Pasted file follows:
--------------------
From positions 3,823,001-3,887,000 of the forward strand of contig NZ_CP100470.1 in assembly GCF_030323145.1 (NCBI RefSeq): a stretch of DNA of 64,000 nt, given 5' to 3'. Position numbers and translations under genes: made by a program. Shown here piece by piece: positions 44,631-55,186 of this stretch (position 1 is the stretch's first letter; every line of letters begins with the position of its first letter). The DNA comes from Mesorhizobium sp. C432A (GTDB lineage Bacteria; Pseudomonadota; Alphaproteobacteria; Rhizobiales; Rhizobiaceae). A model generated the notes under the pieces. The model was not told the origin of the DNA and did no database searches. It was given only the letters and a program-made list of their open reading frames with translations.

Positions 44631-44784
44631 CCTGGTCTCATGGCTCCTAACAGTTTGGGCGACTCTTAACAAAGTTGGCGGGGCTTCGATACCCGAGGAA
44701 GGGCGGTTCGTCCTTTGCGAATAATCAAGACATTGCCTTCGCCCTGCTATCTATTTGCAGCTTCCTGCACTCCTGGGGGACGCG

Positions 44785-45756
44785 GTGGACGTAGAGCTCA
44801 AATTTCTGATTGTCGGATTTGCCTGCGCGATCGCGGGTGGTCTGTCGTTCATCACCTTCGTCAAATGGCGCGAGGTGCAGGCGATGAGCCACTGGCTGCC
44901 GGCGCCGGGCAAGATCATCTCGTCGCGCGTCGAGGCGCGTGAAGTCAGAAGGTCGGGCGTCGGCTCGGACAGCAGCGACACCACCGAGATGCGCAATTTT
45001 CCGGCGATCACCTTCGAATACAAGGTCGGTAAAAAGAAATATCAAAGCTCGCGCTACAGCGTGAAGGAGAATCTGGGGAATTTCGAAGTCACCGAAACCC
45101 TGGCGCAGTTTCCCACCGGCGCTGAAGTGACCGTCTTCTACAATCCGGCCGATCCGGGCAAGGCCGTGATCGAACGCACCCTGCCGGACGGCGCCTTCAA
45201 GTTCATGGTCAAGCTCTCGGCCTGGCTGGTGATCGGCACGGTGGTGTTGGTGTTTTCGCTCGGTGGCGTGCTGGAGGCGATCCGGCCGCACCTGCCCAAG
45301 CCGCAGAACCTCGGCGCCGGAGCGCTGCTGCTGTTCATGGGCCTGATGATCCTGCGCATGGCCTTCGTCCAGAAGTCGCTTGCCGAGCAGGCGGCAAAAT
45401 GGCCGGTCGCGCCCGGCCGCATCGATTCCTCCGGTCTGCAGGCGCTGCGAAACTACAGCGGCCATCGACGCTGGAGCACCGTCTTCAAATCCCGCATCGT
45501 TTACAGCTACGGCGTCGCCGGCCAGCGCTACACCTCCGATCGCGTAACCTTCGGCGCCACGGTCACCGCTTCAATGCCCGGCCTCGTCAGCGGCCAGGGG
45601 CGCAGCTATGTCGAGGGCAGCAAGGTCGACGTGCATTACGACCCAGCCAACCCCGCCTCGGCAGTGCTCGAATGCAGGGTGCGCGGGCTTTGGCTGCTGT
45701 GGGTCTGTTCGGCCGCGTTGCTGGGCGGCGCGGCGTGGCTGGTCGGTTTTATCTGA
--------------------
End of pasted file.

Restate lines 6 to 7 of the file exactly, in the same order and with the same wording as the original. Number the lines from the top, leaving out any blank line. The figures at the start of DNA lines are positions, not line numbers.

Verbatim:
44785 GTGGACGTAGAGCTCA
44801 AATTTCTGATTGTCGGATTTGCCTGCGCGATCGCGGGTGGTCTGTCGTTCATCACCTTCGTCAAATGGCGCGAGGTGCAGGCGATGAGCCACTGGCTGCC